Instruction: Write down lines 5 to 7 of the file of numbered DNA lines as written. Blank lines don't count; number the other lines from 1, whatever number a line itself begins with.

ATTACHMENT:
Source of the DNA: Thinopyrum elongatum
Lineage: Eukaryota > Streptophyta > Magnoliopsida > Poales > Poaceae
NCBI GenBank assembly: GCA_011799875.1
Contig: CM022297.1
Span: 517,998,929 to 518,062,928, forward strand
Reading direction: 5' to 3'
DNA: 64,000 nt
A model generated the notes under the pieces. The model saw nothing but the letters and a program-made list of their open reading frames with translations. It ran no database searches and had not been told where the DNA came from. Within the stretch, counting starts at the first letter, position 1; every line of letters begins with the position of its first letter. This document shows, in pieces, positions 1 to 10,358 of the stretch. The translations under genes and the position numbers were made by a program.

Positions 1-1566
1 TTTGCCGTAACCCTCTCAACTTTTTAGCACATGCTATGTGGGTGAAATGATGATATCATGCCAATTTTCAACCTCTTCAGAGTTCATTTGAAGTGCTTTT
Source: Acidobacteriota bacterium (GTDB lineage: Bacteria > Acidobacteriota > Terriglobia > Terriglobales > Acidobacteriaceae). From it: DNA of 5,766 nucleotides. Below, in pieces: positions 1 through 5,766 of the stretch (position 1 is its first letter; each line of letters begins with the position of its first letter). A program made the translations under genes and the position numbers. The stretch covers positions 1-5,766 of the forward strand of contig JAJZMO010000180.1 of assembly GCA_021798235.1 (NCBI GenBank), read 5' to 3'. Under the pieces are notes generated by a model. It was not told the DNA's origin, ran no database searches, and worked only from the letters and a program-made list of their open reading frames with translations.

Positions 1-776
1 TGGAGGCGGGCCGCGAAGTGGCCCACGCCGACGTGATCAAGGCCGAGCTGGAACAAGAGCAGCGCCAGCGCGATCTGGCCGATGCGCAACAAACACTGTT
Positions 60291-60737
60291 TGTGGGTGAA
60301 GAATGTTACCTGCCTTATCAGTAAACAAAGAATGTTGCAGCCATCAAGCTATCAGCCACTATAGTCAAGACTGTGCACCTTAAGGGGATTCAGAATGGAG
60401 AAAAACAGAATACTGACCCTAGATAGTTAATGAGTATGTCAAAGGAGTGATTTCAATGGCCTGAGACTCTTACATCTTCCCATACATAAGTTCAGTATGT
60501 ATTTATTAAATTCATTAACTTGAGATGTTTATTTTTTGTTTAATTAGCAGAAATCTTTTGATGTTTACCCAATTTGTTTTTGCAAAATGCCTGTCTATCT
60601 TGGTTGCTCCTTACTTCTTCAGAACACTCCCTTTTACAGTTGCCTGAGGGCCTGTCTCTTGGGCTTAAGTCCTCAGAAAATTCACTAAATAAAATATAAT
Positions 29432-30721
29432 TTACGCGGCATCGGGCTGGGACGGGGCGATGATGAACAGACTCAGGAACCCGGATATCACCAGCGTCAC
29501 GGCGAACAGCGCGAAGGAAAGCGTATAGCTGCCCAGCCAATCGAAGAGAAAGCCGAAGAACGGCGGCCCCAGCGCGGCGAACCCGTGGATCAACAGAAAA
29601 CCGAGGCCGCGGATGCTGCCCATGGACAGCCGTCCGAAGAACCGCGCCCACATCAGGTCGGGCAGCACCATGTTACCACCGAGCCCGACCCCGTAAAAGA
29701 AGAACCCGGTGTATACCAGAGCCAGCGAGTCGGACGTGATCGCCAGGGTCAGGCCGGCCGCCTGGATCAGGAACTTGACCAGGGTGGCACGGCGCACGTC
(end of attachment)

Span: 517,998,929 to 518,062,928, forward strand
Reading direction: 5' to 3'
DNA: 64,000 nt